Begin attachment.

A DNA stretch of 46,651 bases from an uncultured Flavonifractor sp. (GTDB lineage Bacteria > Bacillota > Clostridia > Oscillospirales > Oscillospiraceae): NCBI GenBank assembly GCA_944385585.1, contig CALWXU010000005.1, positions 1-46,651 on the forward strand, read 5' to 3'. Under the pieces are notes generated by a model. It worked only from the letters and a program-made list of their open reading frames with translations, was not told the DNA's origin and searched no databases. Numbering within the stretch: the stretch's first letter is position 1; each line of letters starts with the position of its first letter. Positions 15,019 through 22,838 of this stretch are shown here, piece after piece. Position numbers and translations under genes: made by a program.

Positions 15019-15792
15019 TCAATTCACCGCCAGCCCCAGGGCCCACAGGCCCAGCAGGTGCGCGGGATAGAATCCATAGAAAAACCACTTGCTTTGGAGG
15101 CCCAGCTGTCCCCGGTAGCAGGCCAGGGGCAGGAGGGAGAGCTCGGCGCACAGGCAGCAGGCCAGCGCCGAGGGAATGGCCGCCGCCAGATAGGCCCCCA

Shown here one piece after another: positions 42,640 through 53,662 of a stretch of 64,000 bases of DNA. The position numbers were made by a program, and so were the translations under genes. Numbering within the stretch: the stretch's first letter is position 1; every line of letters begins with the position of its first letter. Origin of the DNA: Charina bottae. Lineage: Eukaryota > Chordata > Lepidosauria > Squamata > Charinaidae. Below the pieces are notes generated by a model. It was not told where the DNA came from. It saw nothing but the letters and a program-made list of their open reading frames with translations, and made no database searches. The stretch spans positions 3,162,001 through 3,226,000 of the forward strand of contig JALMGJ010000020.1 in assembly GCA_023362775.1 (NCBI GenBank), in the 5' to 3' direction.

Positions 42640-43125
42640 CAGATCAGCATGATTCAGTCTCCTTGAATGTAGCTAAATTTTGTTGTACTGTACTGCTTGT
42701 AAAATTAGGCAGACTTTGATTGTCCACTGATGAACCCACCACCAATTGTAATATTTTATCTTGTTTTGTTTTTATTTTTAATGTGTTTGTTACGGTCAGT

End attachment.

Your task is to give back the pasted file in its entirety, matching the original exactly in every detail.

A DNA stretch of 46,651 bases from an uncultured Flavonifractor sp. (GTDB lineage Bacteria > Bacillota > Clostridia > Oscillospirales > Oscillospiraceae): NCBI GenBank assembly GCA_944385585.1, contig CALWXU010000005.1, positions 1-46,651 on the forward strand, read 5' to 3'. Under the pieces are notes generated by a model. It worked only from the letters and a program-made list of their open reading frames with translations, was not told the DNA's origin and searched no databases. Numbering within the stretch: the stretch's first letter is position 1; each line of letters starts with the position of its first letter. Positions 15,019 through 22,838 of this stretch are shown here, piece after piece. Position numbers and translations under genes: made by a program.

Positions 15019-15792
15019 TCAATTCACCGCCAGCCCCAGGGCCCACAGGCCCAGCAGGTGCGCGGGATAGAATCCATAGAAAAACCACTTGCTTTGGAGG
15101 CCCAGCTGTCCCCGGTAGCAGGCCAGGGGCAGGAGGGAGAGCTCGGCGCACAGGCAGCAGGCCAGCGCCGAGGGAATGGCCGCCGCCAGATAGGCCCCCA

Shown here one piece after another: positions 42,640 through 53,662 of a stretch of 64,000 bases of DNA. The position numbers were made by a program, and so were the translations under genes. Numbering within the stretch: the stretch's first letter is position 1; every line of letters begins with the position of its first letter. Origin of the DNA: Charina bottae. Lineage: Eukaryota > Chordata > Lepidosauria > Squamata > Charinaidae. Below the pieces are notes generated by a model. It was not told where the DNA came from. It saw nothing but the letters and a program-made list of their open reading frames with translations, and made no database searches. The stretch spans positions 3,162,001 through 3,226,000 of the forward strand of contig JALMGJ010000020.1 in assembly GCA_023362775.1 (NCBI GenBank), in the 5' to 3' direction.

Positions 42640-43125
42640 CAGATCAGCATGATTCAGTCTCCTTGAATGTAGCTAAATTTTGTTGTACTGTACTGCTTGT
42701 AAAATTAGGCAGACTTTGATTGTCCACTGATGAACCCACCACCAATTGTAATATTTTATCTTGTTTTGTTTTTATTTTTAATGTGTTTGTTACGGTCAGT